- Specificity and Clarity – Tribunals place weight on the wording of the assurance made by government representatives on behalf of the state. Administrations may create legitimate expectations through specific and precise assurances. This was confirmed by the tribunal in Antaris GmbH and Doctor Michael Göde v. the Czech Republic , which held that in, order to succeed, a claimant must establish that “clear and explicit (or implicit) representation was made by or is attributable to the state.” Similarly, in Enron Corporation and Ponderosa Assets, L.P. v. Argentine Republic, the arbitral tribunal stressed that specific assurance granted to investors would engender legitimate expectation. The Tribunal observed that “… the investors would not be attracted to participate in the privatization process unless specific assurances were provided”. Thus the unambiguous assurances that the legal scheme will remain unchanged plays a key role in giving rise to such expectations.
- Intention and Inducement – In deciding whether states have upset an investors’ legitimate expectations, Tribunals often consider whether the government’s representations, assurances, and policies were intended to promote, enhance, and induce investment. For instance, inPSEG Global Inc. v. Republic of Turkey,the tribunal ruled that the host state’s policy to encourage and welcome investment did not qualify as legitimate expectations. The Tribunal found that “the whole BOT policy was built on the promise that foreign investments would be needed, encouraged and welcome, but this was a matter of general policy that did not entail a promise made specifically to Claimants…”. This ruling confirmed that a mere declaration of intention or the preparation of a draft law that creates no enforceable right, is insufficient grounds for legitimate expectations. The same understanding was found in Sempra Energy International v. The Argentine Republic, in which the tribunal held that host states may be held accountable for an active inducement of investment through specific assurances and representations, noting that “this requirement becomes particularly meaningful when the investment has been attracted and induced by means of assurances”. Moreover, in El Paso Energy International Company v. The Argentine Republic, the Tribunal held that a specific representation could result from two types of commitments directed towards foreign investors, namely, “those specific as to their addressee and those specific regarding their object and purpose”.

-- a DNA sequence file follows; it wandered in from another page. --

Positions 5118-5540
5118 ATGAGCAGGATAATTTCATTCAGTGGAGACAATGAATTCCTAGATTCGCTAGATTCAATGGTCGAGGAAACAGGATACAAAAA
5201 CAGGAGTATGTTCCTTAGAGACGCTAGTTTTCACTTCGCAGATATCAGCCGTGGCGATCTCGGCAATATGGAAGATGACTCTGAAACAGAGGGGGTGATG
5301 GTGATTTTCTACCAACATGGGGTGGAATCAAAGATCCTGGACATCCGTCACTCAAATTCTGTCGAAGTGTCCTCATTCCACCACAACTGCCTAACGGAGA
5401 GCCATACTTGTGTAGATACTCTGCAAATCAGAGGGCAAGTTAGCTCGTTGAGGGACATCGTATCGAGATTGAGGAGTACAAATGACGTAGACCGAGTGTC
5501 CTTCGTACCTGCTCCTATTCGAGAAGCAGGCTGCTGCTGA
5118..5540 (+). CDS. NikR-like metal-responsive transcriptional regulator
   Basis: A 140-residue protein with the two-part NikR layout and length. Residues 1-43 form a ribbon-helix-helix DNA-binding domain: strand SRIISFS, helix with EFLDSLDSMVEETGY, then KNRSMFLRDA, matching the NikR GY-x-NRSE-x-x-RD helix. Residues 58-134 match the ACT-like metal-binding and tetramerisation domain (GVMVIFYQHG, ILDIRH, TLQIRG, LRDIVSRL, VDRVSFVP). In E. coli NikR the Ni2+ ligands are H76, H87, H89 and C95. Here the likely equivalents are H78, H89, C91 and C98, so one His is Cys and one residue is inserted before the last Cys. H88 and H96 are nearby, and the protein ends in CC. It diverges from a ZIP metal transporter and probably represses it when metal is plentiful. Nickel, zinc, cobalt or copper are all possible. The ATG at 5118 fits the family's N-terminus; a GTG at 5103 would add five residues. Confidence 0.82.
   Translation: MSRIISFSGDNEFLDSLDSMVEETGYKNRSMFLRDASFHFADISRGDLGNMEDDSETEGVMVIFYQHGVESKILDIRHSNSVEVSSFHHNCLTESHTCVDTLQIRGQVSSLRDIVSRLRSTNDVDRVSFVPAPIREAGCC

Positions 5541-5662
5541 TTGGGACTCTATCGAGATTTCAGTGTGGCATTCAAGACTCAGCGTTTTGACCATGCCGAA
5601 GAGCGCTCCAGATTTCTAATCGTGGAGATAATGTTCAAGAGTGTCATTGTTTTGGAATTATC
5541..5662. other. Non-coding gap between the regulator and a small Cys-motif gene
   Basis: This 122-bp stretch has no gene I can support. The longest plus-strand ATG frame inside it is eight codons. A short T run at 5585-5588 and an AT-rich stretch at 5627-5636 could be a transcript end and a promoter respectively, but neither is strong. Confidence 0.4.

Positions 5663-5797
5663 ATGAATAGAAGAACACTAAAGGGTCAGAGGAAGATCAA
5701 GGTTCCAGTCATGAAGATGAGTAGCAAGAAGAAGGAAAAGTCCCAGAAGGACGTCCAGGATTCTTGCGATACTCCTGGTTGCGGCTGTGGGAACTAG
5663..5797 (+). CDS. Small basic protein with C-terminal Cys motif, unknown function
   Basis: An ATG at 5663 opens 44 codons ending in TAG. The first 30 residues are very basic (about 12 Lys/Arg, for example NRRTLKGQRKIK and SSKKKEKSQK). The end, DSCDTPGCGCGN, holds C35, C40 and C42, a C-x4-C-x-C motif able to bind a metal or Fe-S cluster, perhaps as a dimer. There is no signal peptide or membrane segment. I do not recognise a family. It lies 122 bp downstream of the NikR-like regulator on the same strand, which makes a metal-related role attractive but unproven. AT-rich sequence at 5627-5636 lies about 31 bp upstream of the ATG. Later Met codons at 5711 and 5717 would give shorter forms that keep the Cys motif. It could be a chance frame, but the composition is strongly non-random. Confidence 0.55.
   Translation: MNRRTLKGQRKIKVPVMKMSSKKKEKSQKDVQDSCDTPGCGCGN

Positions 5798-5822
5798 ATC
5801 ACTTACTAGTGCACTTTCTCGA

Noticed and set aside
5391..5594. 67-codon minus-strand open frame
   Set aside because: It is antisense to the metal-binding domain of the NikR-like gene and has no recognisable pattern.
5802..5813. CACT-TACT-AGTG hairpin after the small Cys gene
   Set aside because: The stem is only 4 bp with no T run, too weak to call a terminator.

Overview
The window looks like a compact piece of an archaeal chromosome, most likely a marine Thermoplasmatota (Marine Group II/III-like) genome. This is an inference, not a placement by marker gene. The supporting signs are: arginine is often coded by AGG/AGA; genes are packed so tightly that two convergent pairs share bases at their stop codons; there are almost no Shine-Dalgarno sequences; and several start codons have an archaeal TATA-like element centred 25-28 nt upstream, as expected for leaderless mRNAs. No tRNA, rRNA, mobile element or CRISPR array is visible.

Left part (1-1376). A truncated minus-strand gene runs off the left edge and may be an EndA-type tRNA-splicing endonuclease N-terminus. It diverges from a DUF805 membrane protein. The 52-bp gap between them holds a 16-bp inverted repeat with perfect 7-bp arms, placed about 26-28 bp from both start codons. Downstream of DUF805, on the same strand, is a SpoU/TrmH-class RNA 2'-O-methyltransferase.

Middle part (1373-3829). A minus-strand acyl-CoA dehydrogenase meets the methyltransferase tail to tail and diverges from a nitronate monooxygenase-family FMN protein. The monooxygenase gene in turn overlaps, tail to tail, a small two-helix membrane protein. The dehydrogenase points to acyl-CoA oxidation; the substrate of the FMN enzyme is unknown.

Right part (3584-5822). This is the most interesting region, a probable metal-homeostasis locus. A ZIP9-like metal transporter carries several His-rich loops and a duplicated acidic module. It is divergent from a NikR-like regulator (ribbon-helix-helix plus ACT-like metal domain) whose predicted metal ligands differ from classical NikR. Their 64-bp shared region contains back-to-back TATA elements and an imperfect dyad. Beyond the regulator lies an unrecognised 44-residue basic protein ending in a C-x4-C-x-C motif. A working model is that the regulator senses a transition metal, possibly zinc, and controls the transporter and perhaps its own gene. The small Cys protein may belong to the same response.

- Reasonableness and reliance – In addition to clear and explicit (or implicit) representations made by or attributable to the state to induce the investment, a finding of breach of legitimate expectations requires proof that the investor reasonably relied upon these representations. The notion of reasonable reliance finds an echo in a number of awards, including Antaris Solar GmbH and Dr. Michael Göde v. Czech Republic andDuke Energy Electroquil Partners & Electroquil SA v. Republic of Ecuador.
- Socio-economic and Commercial Considerations – Since the Parkerings v. Lithuaniaaward was issued, arbitral tribunals have allotted greater significance to the socio-economic situation prevailing in the host state at the time the investment was made. In this award, tribunal introduced another prong that contributes to the narrow interpretation of legitimate expectations, further delineating the parameters of this concept. For instance, inDuke Energy Electroquil Partners & Electroquil SA v. Republic of Ecuador, the tribunal considered Ecuador’s existing socioeconomic circumstances to determine whether the investor had legitimate expectations. The tribunal noted that “[…] the assessment of the reasonableness or legitimacy must take into account all circumstances, including not only the facts surrounding the investment, but also the political, socioeconomic, cultural and historical conditions prevailing in the host state.”
Despite the lack of general definition of legitimate expectations, the recent consolidated cases, reveal that tribunals exhibit a narrower and empathetic interpretation of the host state obligations, and are discernibly moving away from more expansive interpretations that lend themselves to investor interests. Against this background, it is evident that Tribunals have adopted a holistic approach by considering a diverse range of factors when deciding if investors’ legitimate expectations ought to be protected.
Does the Chinese Blocking Statute Create Legitimate Expectations for Foreign Investors?
Will investors be entitled to claim that the new Chinese Blocking Statute generates legitimate expectations?